Brewer AM, Dunster JN, Gatehouse CG, Henry RL and Weste G, 1987. A revision of the stratigraphy of the eastern Officer Basin. South Australia. Geological Survey. Quarterly Geological Notes, 102.
Cunneen, J.P., Crowe, W. and Peters, G. 2014 Cenozoic salt tectonics in the Officer Basin, Western Australia: implications for hydrocarbon exploration APPEA Journal, 54:167-180
Gravestock DI and Hibburt JE, 1991. Sequence stratigraphy of the eastern Officer and Arrowie basins: a framework for Cambrian oil search. APEA Journal, 31:177-190.
Hoskins D and Lemon NM, 1995. Tectonic development of the eastern Officer Basin, central Australia. Exploration Geophysics, 26:395-402.
Kamali MR, 1995. Sedimentology and petroleum geochemistry of the Ouldburra Formation, eastern Officer Basin, Australia. University of Adelaide. National Centre for Petroleum Geology and Geophysics. PhD thesis. South Australia. Department of Primary Industries and Resources. Open file Envelope, 8591 (unpublished).
Kamali MR, Apak SN and Lemon NM, 1995. Porosity generation and reservoir potential of the Ouldburra Formation in the Officer Basin, South Australia. APEA Journal, 35:106-120.
Lindsay JF ed, 1995. Geological atlas of the Officer Basin, South Australia. Australian Geological Survey Organisation and Department of Mines and Energy, South Australia.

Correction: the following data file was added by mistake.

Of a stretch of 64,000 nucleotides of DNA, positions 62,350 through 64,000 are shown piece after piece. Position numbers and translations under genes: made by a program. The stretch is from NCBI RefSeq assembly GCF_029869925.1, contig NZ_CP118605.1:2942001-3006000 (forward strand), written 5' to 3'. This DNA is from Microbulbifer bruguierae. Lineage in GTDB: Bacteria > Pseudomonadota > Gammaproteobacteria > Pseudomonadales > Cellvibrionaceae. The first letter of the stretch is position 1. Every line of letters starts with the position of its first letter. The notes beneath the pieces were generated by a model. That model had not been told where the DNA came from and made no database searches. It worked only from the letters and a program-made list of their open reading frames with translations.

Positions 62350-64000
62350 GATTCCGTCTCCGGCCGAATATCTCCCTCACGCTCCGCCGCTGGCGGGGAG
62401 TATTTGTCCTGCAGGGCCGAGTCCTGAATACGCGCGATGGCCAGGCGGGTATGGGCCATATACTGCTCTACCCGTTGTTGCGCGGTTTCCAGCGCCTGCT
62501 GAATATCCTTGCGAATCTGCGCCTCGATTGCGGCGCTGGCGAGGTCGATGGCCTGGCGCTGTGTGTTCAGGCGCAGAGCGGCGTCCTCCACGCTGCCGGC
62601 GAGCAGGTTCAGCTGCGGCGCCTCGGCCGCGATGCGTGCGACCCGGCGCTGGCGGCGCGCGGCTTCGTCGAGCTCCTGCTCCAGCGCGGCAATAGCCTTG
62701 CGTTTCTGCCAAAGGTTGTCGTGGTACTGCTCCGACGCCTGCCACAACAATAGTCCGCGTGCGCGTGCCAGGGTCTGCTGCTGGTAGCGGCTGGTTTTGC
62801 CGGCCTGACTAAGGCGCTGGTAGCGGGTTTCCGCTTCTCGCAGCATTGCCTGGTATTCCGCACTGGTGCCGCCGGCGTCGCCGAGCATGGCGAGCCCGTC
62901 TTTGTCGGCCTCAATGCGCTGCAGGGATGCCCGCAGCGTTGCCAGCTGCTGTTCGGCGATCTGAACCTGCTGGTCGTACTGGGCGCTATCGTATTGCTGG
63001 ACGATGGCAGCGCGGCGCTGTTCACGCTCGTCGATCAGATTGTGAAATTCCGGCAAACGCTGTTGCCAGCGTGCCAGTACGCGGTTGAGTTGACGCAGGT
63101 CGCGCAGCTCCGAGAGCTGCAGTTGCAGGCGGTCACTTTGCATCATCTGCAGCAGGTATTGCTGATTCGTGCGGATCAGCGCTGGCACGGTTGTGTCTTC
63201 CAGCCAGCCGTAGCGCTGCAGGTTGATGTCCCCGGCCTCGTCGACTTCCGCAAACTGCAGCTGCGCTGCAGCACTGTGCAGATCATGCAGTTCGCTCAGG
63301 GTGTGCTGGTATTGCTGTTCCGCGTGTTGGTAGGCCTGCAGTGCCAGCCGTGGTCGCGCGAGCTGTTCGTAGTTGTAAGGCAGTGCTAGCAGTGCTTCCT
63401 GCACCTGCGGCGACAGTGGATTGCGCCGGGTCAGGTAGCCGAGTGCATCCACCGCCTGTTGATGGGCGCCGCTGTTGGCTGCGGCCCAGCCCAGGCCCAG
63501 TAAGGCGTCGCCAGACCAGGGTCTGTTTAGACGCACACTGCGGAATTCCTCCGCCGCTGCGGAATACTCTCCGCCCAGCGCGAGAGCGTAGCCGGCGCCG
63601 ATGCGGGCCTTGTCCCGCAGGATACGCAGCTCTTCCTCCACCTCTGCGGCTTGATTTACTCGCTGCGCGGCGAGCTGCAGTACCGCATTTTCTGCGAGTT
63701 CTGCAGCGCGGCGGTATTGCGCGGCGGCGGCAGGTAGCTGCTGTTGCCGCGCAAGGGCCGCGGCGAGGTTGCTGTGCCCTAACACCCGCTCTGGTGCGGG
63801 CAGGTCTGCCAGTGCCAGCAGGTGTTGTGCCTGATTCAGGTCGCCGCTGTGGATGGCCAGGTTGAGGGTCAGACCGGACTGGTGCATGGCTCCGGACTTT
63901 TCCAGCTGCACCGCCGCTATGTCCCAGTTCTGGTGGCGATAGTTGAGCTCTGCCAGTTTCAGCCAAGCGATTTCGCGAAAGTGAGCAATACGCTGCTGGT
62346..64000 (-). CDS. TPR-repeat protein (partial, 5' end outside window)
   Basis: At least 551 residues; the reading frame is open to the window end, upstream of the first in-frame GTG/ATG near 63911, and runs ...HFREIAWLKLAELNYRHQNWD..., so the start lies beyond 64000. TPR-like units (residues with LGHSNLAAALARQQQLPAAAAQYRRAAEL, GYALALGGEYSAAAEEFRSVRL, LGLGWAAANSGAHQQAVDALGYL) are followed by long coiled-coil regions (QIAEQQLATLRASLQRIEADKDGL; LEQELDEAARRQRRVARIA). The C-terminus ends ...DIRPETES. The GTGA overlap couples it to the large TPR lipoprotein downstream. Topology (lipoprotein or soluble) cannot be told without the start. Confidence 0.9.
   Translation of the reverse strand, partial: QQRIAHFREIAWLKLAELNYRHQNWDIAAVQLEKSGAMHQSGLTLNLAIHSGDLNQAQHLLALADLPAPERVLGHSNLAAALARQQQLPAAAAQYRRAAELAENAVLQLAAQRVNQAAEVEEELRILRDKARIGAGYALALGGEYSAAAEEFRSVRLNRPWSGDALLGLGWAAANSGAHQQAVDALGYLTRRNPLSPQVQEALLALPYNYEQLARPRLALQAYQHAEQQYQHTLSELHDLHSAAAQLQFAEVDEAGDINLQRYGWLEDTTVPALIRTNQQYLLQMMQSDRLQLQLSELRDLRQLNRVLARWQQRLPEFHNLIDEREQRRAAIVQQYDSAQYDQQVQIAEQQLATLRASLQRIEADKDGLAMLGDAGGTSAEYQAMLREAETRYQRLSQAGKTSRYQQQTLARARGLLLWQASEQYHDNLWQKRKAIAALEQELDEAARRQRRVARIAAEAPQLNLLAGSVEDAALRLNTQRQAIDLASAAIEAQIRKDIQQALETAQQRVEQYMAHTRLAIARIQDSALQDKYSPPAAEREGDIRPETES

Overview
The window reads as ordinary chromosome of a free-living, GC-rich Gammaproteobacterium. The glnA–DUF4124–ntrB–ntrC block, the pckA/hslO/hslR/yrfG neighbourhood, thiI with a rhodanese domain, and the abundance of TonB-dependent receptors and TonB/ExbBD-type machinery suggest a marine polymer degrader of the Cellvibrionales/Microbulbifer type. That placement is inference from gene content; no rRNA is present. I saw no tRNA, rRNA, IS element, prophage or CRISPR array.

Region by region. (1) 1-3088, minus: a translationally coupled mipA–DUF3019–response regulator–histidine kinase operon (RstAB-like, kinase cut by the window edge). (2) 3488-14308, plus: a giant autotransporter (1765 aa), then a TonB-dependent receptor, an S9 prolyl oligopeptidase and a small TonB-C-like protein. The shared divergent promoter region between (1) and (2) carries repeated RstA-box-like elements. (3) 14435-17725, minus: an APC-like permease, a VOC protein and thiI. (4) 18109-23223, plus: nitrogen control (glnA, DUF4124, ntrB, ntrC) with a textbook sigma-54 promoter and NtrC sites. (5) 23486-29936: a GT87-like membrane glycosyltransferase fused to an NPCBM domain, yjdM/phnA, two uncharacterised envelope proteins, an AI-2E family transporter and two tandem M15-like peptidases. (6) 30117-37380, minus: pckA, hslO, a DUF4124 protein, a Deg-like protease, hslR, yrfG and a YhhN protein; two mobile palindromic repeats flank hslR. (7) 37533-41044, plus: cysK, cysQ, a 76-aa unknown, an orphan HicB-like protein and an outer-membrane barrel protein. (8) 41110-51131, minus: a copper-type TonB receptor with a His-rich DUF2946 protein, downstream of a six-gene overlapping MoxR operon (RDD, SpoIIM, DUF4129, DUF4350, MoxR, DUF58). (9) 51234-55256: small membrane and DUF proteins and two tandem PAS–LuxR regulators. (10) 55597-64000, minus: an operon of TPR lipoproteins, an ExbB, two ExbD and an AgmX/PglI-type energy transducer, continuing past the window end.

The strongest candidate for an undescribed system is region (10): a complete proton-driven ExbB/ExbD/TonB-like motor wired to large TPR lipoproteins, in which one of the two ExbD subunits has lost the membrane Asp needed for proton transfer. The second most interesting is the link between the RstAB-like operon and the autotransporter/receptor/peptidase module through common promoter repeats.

McKirdy DM, 1993. Oil shows and source rocks of the eastern Officer Basin — a review. In: Alexander EM and Gravestock DI eds, Central Australian Basins Workshop, Alice Springs, 13–14 September 1993. Program and Abstracts, pp. 68-70.
Michaelsen BH, Kamali MR and McKirdy DM, 1995. Unexpected molecular fossils from Early Cambrian carbonates. Proceedings of the 1995 Organic Geochemistry Conference. The University of Adelaide, p. 46.
Morton JGG and Drexel JF eds, 1997. The petroleum geology of South Australia. Vol. 3: Officer Basin. South Australia. Department of Primary Industries and Resources. Petroleum Geology of South Australia Series, Vol. 3.
Payenberg T.H.D., Lang, S., Deller, K., Ceglar, N. Reilly, M.R.W., Cotton, T and Krapf, C.B.E, 2005. Reducing critical uncertainties for deepwater stratigraphic architecture in the Officer Basin – the significance of outcrop analogues in the Flinders Ranges. University of Adelaide. Australian School of Petroleum. Reservoir Analogues Research Group. Unpublished Report, ASP-RARG-2005-01.
Rankin, L., 2003. Eastern Officer Basin: Structural framework from geophysical data. South Australia. Department of Primary Industries and Resources. Report Book, 2003/00032.
Sukanta, U., Thomas, B., von der Borch, C.C. and Gatehouse, C.G., 1991. Sequence stratigraphic studies and canyon formation, South Australia. PESA Journal, 19:68-73.
Thomas B, 1990. Summary of seismic interpretation in the eastern Officer Basin. South Australia. Department of Mines and Energy. Report Book, 90/00058.
Tingate PR and McKirdy DM, 2003. Exploration opportunities in the Officer Basin, South Australia. Revised edn. South Australia. Department of Primary Industries and Resources. Report Book, 2003/00001.
Zang W, 1995. Early Neoproterozoic sequence stratigraphy and acritarch biostratigraphy, eastern Officer Basin, South Australia. Precambrian Research, 74:119-175.
Zang W and McKirdy DM, 1994. Microfossils and molecular fossils from the Neoproterozoic Alinya Formation — a possible new source rock in the eastern Officer Basin. PESA Journal, 22:89-90.